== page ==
THE BLOG
03/01/2014 03:01 pm ET | Updated May 01, 2014

Corporate Responsibility or "Greenwashing"?

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How can investors and consumers tell whether companies are doing the right thing by the environment or "greenwashing" their images to make it seem like they're doing the right thing? Magali Delmas, a professor of management at the UCLA Institute of the Environment and UCLA Anderson School of Management, is director of the UCLA Center for Corporate Environmental Performance. Ashley Verhines, an undergraduate research assistant at the institute, interviewed Delmas about her research on corporate responsibility and the environment.

With more than 50 different ratings for corporate social and environmental responsibility, how is an investor or a consumer supposed to keep track of which companies are doing good, and which are not?

While more information can yield more richness and is necessary for investors to make informed decisions, the proliferation of rating schemes can create confusion for investors who need to figure out which metrics are important and which ratings are credible. Different ratings utilize different criteria, different methodologies, different weighting schemes, and perhaps most importantly, data from different sources. Unfortunately, there is often little transparency regarding the metrics used to evaluate corporate social and environmental performance and the trade-offs involved in the evaluation.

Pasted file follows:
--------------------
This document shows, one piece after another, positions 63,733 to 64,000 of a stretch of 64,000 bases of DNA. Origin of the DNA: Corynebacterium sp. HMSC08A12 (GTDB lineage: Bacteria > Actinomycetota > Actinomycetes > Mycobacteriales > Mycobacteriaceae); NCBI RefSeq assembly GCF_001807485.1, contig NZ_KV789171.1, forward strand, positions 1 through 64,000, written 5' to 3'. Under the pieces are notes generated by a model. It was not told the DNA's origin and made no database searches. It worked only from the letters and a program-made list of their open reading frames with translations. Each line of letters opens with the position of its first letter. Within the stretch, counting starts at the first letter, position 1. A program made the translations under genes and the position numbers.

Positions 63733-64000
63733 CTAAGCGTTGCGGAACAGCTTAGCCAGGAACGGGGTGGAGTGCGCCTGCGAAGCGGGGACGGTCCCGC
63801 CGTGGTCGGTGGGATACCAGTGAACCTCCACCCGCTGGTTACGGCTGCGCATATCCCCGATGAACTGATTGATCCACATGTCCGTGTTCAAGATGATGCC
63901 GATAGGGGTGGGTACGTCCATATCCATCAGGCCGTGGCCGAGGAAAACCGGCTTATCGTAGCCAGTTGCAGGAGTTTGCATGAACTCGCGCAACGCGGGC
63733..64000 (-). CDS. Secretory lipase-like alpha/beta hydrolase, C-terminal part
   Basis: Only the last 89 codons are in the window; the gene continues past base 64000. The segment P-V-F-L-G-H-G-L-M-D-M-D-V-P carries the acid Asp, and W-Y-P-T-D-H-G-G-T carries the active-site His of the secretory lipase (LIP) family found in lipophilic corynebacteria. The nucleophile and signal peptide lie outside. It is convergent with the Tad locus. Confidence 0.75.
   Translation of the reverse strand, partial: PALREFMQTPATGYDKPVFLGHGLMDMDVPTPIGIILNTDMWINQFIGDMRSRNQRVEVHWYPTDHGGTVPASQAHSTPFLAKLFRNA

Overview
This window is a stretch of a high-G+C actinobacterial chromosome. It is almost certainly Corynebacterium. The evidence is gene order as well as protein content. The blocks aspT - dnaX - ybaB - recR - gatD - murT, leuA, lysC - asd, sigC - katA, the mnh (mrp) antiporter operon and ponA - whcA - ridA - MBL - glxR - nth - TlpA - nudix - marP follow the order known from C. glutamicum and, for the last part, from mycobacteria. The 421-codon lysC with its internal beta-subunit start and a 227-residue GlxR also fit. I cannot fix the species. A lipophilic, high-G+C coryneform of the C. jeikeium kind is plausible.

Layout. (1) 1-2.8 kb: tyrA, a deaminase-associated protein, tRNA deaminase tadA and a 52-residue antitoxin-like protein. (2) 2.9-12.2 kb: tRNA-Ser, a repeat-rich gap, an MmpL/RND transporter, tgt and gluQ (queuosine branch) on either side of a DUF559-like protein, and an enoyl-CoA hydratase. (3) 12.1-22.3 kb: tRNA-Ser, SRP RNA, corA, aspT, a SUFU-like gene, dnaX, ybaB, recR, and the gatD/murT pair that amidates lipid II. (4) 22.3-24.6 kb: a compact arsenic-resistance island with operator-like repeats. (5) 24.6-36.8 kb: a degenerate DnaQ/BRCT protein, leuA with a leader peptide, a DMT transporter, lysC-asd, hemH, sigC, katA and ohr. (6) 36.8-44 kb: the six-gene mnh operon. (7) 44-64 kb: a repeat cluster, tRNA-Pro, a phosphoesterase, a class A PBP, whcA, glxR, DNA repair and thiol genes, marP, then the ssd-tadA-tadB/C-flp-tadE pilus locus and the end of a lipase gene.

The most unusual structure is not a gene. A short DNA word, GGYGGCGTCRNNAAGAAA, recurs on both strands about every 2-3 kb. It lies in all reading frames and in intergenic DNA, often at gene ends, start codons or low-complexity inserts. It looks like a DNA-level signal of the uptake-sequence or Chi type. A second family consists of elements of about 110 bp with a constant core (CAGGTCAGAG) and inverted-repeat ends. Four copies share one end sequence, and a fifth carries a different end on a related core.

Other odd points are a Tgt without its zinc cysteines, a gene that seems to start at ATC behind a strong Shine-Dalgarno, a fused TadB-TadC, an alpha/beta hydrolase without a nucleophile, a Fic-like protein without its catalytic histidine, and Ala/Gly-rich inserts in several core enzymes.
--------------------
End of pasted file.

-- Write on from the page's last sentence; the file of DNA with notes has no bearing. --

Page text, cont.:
To help investors figure this out, we decided to open the "black box" of sustainability ratings. We drew data from multiple rating agencies to assess how much redundancy or complementary data we could find in the dimensions of socially responsible investing that they measured. Rather than examining a specific rating scheme in isolation, we thought it would be interesting to see what could be learned from ratings data drawn from multiple sources.

Many of these ratings are reporting on processes (what companies are doing to comply with regulations) rather than outcomes (what they are actually accomplishing or not). Why is that a problem?

The fact that there are, indeed, two distinct dimensions of CSR implies that processes and outcomes are much less linked than we would expect. Firms can perform both well and poorly on these two dimensions. Companies may excel at reporting, governance and the utilization of environmental management systems, yet they may still emit substantial amounts of pollution. Or, more cynically, they may put in place such processes "just for show" rather than actively pursuing meaningful outcomes. Moreover, process measures can be easily communicated by companies (for example, reporting that "all our facilities are ISO 14000 certified"), and so are perhaps more easily fed into rating schemes. This information is what is made available for investors to base their decisions upon. Unfortunately, it is outcomes, with their tangible and material impacts on people and the planet that ultimately matter.